Earlier this month, Skilling told Congress: ‘On the day I left, I absolutely and unequivocally thought the company was in good shape.’
Already his testimony has been described as ‘not credible’ by one senior government official – James Greenwood, chairman of a energy and commerce’s subcommittee on oversight – to the BBC World Service.
A week after Skilling proclaimed his innocence, former Enron vice president Watkins accused Skilling, along with CFO Andrew Fastow, law firm Vinson & Elkins, and Andersen of ‘duping’ Ken Lay and the Enron Board.
To date, efforts to get statements out of former senior management at Enron have proved elusive, with both ex-CEO Kenneth Lay and sacked audit partner David Duncan invoking their Fifth Amendments rights.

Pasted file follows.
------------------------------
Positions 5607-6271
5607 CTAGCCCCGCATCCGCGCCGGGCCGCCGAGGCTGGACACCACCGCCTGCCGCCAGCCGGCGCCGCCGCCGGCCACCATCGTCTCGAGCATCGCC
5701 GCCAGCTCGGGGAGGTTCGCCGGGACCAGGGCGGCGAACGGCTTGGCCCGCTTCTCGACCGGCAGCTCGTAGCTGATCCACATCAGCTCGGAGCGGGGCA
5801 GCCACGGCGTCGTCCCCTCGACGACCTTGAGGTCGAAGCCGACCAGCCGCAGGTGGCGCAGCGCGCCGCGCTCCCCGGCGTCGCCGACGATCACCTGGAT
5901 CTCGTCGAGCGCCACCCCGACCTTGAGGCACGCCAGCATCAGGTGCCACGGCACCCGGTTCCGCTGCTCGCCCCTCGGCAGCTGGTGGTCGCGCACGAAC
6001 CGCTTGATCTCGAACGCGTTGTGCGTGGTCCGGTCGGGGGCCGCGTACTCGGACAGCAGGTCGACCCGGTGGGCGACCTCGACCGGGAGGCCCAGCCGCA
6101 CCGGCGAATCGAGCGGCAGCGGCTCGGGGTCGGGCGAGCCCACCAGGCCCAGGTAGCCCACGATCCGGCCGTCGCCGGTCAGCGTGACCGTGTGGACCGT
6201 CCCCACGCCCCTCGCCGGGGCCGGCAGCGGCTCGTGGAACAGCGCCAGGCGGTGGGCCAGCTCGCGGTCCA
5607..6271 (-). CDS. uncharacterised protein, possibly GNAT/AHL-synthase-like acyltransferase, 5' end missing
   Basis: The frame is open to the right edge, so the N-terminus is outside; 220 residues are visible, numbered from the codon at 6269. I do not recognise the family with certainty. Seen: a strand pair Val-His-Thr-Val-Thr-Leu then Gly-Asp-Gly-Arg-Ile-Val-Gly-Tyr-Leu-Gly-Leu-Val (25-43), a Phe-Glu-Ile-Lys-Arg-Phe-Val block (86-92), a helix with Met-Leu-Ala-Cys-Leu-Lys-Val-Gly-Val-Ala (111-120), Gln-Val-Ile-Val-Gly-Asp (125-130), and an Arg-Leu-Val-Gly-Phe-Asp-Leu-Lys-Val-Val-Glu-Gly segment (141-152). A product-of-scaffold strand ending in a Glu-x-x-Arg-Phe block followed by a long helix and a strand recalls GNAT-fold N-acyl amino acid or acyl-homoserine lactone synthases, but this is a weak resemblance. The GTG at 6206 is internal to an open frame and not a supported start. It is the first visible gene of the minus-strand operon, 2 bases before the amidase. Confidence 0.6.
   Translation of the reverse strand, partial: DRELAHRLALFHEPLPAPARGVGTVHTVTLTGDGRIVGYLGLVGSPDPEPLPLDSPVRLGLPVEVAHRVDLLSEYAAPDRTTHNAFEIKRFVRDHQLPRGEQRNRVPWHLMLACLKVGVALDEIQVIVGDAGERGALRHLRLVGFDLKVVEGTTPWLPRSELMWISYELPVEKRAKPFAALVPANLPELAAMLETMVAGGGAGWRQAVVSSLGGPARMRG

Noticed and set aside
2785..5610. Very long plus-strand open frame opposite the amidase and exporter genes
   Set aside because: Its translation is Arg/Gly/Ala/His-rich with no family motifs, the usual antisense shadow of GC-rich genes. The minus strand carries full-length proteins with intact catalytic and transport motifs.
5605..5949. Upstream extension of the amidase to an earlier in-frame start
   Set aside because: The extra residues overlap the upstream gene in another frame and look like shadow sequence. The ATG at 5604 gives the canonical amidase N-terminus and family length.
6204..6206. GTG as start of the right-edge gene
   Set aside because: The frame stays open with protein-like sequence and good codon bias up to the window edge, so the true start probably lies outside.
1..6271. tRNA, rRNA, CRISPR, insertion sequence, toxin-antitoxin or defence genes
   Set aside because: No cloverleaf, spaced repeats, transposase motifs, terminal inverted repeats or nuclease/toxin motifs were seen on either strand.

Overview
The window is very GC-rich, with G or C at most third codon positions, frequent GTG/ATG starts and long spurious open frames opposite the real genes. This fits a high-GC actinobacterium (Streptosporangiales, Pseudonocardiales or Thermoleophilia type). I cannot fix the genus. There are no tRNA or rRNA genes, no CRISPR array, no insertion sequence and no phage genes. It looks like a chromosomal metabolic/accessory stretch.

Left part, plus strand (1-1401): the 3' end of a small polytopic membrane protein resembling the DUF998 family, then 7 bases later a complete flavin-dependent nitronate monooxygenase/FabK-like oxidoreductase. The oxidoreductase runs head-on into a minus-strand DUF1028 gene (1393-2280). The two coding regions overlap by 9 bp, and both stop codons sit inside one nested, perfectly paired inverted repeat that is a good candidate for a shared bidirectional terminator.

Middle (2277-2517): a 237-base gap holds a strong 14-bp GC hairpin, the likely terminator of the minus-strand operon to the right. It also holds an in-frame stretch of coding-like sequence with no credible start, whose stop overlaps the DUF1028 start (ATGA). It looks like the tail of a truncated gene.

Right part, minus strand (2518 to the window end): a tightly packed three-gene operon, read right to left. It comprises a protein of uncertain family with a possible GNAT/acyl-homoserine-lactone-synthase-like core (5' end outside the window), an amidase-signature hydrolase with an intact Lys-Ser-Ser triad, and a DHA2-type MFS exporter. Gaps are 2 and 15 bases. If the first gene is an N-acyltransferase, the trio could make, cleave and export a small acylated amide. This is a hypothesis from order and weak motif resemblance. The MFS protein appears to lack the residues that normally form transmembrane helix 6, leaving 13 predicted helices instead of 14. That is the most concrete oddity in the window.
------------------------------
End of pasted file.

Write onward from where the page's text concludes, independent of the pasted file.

Skilling will appear alongside his chief accusers: current Enron president Jeffrey McMahon and his deputy Watkins.
Before his sudden resignation in August last year, Skillings’ six months in charge had seen the company’s share price skyrocket from $42 to $82.
Mark McMullen joins the private client services team from Smith & Williamson
Merger between Clear & Lane Chartered Accountants and Magma Chartered Accountants was finalised on 3 February
BDO has taken its new partner intake to 23 during the first half of its financial year, including the appointment of five partners in five weeks
The firm reports 7.6% global fee income growth for the year ending 31 December 2016